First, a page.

- Never taste when hungry or full.
- Close your eyes to enhance concentration and focus. Always taste chocolate at room temperature.
- Smell the chocolate before tasting. The sense of smell is the most direct of all senses and it deeply affects our sense of taste. Use small “bunny niffs”, as it takes approximately 15 – 30 seconds for our nose to recover after each sniff.
- Make sure that the chocolate is in contact with all areas of your mouth, tongue, from the front to the back and on the sides to activate the maximum number of taste buds.
- While the chocolate is melting in your mouth, close your eyes and take a deep breath in through your nose before swallowing. Breathe out after swallowing. This allows the aroma of the chocolate to pass through the retro nasal passage twice, thereby maximizing flavor impact.
- Flavor occurs in waves in your mouth – sweetness within 2 seconds; bitterness after about 5 seconds; salty and sour within 3-9 seconds.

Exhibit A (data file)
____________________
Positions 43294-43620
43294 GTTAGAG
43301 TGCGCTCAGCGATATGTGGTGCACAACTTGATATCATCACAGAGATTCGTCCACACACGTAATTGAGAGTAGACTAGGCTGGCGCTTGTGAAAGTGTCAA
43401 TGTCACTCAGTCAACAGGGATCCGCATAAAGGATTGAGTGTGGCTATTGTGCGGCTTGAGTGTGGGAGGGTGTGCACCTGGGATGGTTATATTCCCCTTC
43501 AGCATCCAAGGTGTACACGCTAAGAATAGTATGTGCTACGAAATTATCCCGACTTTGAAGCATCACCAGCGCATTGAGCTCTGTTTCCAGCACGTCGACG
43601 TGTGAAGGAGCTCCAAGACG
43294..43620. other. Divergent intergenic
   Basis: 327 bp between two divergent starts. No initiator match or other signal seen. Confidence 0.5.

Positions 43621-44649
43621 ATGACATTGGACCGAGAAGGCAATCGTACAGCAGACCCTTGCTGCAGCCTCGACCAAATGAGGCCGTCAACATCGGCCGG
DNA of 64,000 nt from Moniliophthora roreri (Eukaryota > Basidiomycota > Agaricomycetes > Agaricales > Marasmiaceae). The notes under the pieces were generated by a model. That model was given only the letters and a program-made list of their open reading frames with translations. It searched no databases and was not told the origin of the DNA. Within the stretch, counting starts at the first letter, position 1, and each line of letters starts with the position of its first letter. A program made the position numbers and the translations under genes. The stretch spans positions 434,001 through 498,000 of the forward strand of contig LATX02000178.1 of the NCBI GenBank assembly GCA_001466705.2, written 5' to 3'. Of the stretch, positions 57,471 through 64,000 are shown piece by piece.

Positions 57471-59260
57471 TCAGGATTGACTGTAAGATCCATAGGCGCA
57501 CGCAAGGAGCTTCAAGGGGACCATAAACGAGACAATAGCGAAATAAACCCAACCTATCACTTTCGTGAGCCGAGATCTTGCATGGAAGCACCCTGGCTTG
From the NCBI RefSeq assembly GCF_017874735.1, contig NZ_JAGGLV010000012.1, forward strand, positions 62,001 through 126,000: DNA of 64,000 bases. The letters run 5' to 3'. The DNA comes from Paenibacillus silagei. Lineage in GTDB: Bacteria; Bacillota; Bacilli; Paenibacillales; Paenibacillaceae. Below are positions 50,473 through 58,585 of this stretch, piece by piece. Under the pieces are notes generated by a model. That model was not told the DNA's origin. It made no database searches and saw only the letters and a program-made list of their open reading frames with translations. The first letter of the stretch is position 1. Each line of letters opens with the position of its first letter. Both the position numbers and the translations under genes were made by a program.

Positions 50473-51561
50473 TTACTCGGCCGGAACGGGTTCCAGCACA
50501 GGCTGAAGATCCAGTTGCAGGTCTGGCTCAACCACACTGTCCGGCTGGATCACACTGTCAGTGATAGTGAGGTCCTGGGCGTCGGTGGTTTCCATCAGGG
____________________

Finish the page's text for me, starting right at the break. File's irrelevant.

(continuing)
- When chocolate melts in your mouth, you will notice a cooling sensation as energy is absorbed with the chocolate’s change from solid to liquid state.
- The energy derived from cocoa butter is 21/2 times that of a pure carbohydrate.
- Chocolate melts exactly at body temperature creating a unique velvety smooth “melt-in-your-mouth” texture (aka mouthfeel) unlike any other food substance.
Chocolate Tasting Terms/Vocabulary
- Glossy, Shiny, Dull, Sugar Bloom, Fat Bloom, Crazing (cracks)
- Smooth, Creamy, Thick, Greasy, Gritty, Grainy, Powdery, Chalky, Flat, Sticky, Coarse